www.PowerEngineeringInt.com 9 Power Engineering International June 2017
of green energy reached a record $30 billion
in 2016 according to Bloomberg New Energy
Further to these pledges, there are offshore
wind farm projects under construction in
European waters that equate to 27 GW in
capacity. This adds signifcantly to the global
wind power capacity of 433 GW logged in
Despite being one of the leading forms of
renewable energy, the design of wind turbines
– and the environments within which they
operate – pose a variety of different problems
from a maintenance perspective.
Corrosion of components and foundation
damage are among some of these
maintenance issues. However, it is recognized
that the single largest problem for the wind
power industry is leading edge damage.
Blade tips can revolve at up to 300 kmph
in widely-fuctuating temperatures, humidity
levels and rates of UV exposure. Coupled
with the damage from a variety of impact
and abrasion factors including rain, dust, ice,
insects, birds and lightning, this can cause
substantial erosion of the substrate.
Evidence suggests that damage to the
leading edge can lower annual energy
production (AEP) of a wind turbine, with
energy losses estimated at between 4 and
20 per cent if the erosion damage is severe.
This generates a reduction in aerodynamic
effciency, affecting the energy output as well
as exacerbating the damage to other turbine
components. Imbalance between the blades
can cause wear and damage in the shaft and
gearbox, in addition to putting further stresses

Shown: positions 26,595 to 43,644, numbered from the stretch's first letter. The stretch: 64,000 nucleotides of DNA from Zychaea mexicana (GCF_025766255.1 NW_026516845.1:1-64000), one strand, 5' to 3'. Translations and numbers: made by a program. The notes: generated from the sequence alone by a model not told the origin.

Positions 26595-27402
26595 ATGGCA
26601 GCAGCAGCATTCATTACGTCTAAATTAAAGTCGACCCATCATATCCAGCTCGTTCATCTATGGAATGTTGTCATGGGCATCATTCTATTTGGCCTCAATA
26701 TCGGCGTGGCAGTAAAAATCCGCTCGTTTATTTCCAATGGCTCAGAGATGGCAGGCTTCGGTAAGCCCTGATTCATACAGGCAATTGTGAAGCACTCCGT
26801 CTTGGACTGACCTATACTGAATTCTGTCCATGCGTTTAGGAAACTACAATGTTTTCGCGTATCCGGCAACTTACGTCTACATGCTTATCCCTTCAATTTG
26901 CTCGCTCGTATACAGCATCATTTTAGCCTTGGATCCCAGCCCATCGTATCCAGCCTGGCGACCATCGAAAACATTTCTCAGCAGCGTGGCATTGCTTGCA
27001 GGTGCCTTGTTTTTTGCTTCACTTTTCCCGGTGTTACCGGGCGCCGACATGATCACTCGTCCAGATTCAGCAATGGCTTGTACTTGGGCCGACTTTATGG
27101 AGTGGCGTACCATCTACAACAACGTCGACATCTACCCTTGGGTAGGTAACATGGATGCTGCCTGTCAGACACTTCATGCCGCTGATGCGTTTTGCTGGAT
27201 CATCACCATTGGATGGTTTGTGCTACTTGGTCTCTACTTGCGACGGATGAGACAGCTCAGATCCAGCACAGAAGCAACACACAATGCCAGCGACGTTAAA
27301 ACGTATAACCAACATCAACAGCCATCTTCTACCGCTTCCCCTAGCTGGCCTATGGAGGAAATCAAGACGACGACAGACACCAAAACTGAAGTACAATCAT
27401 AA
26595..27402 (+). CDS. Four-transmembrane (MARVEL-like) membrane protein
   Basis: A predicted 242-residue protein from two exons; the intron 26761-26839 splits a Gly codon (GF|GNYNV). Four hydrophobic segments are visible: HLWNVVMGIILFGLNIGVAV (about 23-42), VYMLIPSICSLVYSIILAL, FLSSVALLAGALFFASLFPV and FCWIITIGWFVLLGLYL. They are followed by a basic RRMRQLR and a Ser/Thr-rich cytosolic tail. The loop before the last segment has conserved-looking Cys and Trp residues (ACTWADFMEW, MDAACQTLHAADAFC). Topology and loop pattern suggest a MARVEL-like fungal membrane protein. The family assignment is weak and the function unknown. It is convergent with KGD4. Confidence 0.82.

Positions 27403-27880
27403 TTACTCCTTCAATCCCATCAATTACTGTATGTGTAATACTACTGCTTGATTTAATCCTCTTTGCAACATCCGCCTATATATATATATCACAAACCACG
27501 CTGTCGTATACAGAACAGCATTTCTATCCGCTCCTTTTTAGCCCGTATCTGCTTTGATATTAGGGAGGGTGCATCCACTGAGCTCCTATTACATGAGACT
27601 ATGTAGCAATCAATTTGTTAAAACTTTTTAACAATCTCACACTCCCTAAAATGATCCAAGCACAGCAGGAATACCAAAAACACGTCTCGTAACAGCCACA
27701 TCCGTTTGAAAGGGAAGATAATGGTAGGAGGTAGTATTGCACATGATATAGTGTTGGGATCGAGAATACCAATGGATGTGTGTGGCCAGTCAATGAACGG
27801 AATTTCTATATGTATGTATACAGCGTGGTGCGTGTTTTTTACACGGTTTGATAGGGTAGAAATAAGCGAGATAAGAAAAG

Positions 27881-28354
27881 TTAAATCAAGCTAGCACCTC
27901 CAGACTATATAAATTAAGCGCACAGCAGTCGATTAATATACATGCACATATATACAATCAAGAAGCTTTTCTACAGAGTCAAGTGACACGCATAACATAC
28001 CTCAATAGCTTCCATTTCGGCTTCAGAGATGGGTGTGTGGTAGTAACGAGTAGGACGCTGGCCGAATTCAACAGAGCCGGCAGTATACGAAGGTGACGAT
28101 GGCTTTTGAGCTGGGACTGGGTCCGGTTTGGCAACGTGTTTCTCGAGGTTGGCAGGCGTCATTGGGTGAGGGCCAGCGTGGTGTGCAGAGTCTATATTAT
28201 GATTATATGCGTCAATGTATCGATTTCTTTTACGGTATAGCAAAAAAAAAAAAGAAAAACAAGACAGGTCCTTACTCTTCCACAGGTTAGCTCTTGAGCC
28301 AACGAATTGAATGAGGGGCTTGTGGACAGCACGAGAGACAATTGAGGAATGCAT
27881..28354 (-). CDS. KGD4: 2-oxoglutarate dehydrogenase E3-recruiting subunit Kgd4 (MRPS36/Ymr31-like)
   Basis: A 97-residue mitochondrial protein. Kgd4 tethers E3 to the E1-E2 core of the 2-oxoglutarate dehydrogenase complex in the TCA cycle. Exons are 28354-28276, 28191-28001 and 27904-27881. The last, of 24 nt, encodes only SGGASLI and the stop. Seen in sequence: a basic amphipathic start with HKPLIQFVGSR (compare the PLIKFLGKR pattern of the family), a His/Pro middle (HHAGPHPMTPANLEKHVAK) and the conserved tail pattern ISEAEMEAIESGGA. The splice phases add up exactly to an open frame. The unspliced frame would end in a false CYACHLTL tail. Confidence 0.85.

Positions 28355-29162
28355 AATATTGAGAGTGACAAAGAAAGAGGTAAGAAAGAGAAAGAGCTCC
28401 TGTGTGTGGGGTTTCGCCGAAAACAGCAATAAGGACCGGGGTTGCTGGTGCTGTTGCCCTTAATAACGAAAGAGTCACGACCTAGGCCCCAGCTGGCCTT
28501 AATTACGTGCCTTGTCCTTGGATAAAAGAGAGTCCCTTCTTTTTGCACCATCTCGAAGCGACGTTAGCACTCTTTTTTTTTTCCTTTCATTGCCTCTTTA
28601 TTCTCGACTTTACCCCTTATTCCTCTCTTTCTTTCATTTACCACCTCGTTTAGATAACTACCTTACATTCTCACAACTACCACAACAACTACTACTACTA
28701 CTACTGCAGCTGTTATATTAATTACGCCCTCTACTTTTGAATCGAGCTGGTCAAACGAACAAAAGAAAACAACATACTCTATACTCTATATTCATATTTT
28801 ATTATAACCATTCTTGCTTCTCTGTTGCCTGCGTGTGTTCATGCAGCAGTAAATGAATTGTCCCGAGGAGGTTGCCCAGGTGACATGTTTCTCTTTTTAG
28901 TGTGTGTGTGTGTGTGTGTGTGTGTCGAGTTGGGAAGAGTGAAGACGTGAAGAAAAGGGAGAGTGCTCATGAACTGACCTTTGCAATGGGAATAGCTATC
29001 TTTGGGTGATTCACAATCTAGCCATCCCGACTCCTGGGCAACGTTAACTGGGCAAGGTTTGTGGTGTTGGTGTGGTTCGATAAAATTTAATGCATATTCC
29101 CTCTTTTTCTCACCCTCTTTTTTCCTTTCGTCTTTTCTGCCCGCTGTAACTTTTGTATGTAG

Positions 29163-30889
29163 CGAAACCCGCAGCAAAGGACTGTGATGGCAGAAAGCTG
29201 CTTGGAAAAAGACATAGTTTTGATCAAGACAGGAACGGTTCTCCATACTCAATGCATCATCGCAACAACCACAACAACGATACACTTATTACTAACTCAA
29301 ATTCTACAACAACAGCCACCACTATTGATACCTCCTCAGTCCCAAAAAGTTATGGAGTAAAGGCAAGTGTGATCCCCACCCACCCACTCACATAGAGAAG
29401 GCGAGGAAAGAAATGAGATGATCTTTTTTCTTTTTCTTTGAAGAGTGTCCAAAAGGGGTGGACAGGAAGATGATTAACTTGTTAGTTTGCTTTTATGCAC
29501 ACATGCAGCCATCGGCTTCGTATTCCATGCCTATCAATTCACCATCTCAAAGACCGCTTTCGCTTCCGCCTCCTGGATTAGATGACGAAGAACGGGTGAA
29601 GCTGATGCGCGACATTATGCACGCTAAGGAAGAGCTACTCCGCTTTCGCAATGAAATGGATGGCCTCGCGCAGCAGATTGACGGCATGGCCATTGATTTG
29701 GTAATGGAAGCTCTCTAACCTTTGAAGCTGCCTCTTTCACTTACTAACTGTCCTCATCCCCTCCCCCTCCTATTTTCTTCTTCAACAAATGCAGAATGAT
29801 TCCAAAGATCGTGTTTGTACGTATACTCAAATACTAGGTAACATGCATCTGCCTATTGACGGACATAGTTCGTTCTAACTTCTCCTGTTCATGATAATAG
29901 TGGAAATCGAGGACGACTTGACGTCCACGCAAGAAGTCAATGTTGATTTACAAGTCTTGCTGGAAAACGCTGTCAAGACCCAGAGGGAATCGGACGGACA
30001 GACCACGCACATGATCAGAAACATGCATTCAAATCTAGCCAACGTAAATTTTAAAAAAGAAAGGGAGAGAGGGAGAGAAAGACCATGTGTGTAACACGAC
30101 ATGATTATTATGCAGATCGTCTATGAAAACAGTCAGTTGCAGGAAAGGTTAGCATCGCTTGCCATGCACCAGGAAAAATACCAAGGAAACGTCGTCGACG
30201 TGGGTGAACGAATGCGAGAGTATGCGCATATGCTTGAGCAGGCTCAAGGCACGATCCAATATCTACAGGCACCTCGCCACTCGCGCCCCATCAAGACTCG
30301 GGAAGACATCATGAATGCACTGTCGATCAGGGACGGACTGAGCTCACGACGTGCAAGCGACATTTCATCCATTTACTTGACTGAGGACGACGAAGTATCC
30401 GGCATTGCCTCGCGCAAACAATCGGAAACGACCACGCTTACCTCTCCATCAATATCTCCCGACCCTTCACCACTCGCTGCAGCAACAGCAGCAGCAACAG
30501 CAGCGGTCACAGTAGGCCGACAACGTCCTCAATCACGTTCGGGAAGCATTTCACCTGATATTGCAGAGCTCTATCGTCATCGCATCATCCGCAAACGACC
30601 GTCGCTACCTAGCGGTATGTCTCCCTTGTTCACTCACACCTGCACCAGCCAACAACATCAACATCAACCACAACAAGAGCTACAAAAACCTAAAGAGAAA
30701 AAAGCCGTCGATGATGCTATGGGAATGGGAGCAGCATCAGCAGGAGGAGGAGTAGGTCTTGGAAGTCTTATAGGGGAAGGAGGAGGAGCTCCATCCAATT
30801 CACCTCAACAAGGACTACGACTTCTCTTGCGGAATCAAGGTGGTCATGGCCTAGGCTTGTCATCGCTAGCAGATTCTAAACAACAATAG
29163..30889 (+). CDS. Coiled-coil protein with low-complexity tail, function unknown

on the tower and base. Overall, this reduces
the tower’s operational life expectancy.
Alternative solutions for this problem
include fllers, binders and tapes, yet none of
these will provide extensive, long-term repair
and protection. In these scenarios, repairing
the damaged substrate can be easily
achieved with reconstructive composites and
Following sanding of the damaged area
and adequate surface preparation, an
epoxy-based repair composite can rebuild
the eroded blade to original specifcations,
adhering extremely well to FRP substrates.
As a protective layer, the moulded surface
can be overcoated with one of a range of
erosion- and corrosion-resistant epoxy systems.
Brush- and spray-applied, they offer a high
level of durability and fexibility versus the
threats of abrasion and impact.
Rather than simply a reactive option, these
solutions can be applied proactively at the
OEM stage, protecting the most threatened
areas before they enter service.
This approach was taken by an
industry-leading Japanese engineering
company, which specifed Belzona 1341
(Supermetalglide) as a protective coating
for the leading edges of turbine blades
during manufacture. Over an estimated ten
years since their original installation across
sites throughout the US, these blades have
withstood the effects of erosion beyond their
anticipated life expectancy.
It is not just leading edge damage which
can be rectifed to improve the output and
operation of wind turbines. Some of the other
major issues that befall these structures involve
the components in the nacelle.
Protecting brake drums, sealing cables,
as well as the repair of worn and damaged
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